Cameron Daddo
Location: La
Country: United States

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Cameron had his first modelling job at 18 months of age for a calendar dressed as a bunny at a tea party. At age 16, his father was transferred to the US and Cameron spend his sophomore and junior years of high school in New Jersey. At age 18, he
returned to Australia to finish school. Walking into a modelling agency one day asking to use their phone, he walked out with a modelling contract.
Cameron spent the following two years making TV commercials, modelling in
Japan and Europe and taking part in the Australian version of the TV show “Star Search”, where he won I the “Spokesmodel” category. He was then cast as host of the Australian Children’s TV show, “Off The Dish”, which spun off into his own show, “The Cameron Daddo Show”.
At age 21, he was hosting Australia’s Number One program, the game show “Perfect Match”, making him the youngest individual to ever host a primetime TV show in Australia. After a couple of years in hosting roles, he turned his sights to acting. His first role was in “The Heroes” and then followed the successful stage musical “Big River” in which he played the lead role of Huck Finn. His performance awarded him a “MO” Award (the equivalent to a Tony Award), and Variety’s Theatre Performer of the Year. The show ran for 15 months with over 1,000 performances. Cameron’s other theatre credits include “I Hate Hamlet”, “Love Letters”, and the Australian Opera’s production
of “The Wizard of Oz” (he played the role of Scarecrow), and “The Hunting of
the Snark”.
In 1990, he took on the lead role in the TV series “Bony”, for which he won the Australian People’s Choice Award for Best Actor in a Dramatic Series. He also starred in “Golden Fiddles” and his performance as a bicycle champion Don Walker in “Tracks of Glory” earned him two Logie Awards, the Australian equivalent of the Emmy Awards.
In December 1991, he married Alison Brahe, and the couple moved to the US in 1992 to pursue their acting careers. He landed his first US role in the TV movie “Between Love and Hate”, and then played alongside Sean Patrick Flannery, Catherine Zeta-Jones and Daniel Craig in “The Young Indiana Jones Chronicles”.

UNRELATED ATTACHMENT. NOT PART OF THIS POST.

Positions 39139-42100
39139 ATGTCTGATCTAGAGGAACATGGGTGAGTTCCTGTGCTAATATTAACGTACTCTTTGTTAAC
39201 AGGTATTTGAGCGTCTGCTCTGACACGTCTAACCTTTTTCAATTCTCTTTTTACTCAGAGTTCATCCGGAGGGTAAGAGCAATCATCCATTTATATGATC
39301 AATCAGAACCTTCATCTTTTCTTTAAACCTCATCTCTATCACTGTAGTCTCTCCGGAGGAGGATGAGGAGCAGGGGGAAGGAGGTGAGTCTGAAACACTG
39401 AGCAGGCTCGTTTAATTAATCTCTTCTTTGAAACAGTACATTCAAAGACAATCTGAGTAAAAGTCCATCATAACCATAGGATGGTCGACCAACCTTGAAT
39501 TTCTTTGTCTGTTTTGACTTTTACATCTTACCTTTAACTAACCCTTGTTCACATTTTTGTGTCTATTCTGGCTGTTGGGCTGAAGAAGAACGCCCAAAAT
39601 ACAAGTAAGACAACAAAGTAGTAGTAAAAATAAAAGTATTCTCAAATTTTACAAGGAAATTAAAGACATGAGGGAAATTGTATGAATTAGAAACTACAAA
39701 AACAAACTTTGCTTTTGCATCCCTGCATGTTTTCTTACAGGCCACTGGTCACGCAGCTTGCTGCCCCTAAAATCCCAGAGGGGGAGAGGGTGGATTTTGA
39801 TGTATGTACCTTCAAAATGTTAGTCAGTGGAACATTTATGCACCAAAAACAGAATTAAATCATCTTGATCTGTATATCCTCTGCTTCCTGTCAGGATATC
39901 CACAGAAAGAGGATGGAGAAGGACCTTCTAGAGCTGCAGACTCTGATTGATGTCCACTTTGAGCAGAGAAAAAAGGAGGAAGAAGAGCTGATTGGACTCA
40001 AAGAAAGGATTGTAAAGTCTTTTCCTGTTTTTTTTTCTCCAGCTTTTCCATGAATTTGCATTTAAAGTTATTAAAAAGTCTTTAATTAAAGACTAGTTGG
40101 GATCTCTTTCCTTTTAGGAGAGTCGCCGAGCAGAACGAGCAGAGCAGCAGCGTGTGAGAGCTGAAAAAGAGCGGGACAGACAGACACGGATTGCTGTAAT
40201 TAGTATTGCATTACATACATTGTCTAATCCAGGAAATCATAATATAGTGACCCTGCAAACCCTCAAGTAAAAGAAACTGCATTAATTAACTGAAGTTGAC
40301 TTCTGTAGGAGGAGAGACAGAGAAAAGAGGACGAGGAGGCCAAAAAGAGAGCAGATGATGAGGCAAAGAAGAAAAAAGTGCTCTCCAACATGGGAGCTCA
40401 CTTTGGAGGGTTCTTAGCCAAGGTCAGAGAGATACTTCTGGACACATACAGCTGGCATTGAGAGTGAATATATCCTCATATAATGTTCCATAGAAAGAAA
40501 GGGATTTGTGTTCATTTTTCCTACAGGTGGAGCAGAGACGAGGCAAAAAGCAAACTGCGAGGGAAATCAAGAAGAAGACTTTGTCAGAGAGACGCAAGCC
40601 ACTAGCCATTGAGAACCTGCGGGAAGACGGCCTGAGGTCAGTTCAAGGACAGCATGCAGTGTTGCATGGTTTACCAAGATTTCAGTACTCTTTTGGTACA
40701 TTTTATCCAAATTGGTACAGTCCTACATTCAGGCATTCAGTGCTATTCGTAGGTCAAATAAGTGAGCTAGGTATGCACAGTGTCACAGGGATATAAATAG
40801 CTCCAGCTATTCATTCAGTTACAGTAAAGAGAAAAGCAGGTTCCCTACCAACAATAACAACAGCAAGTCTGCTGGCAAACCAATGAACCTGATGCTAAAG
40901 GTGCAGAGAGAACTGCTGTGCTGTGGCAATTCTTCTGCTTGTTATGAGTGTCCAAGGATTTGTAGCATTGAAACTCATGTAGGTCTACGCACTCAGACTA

Cameron’s North American breakthrough came with Aaron Spelling’s TV series “Models Inc.” where he played photographer Brian Peteresen. In 1996, he played Rollie Tyler, a special effects wizard, in “FX: The Series” (a character that had been portrayed by his friend Bryan Brown in the two FX feature films).
After taking a part in the Australian TV movie “Witch Hunt” with Jaqueline Bissett, Cameron earned the lead role as Minister Daniel Cooper in the PAX TV series “Hope Island” in 1999. He went on to portray Jack Garrison Jr. in “Anne of Green Gables: The Continuing Story”, and had several guest appearances in shows including CBS’s “CSI: Crime Scene Investigation” and “CSI Miami” along with “West Wing”, and “Monk”. After starring in the “Incredible Mrs Ritchie” in 2003, Daddo joined the cast of “She Spies” in the second season of the show.
His feature film credits include “Anthrax”, in which he had the lead role alongside Ed Begley Jr, “Zebra Lounge”, co starring Stephen Baldwin and Kristy Swanson, “Drive Time Murders”, “Big Mommas House 2”, and David Lynch’s “Inland Empire”. “Hacia La Oscuridad” co-starring America Ferrara featured in the 2007 Tribeca Film Festival.His latest feature films are “Drifter” and “Passengers” with Australian actress Jaqueline MacKenzie.
In addition to his work as an actor, Cameron is also a musician. He played in the bands “The Nearly Smooth Guys” and “Baby James”. His solo debut album “A Long Goodbye”, released in 1992 ,featured Keith Urban on back-up vocals and guitars, reached #2 on the Australian Country Music charts. He was named Vocalist of the year at the Australian Country Music Awards.
While living in Los Angeles, Cameron has returned frequently to Australia for special guest presenting and acting roles. He hosted “Monster House”, “With Friends like These” (featuring Anthony LaPaglia’s life story), and a lead in the telemovie “Scorched”.
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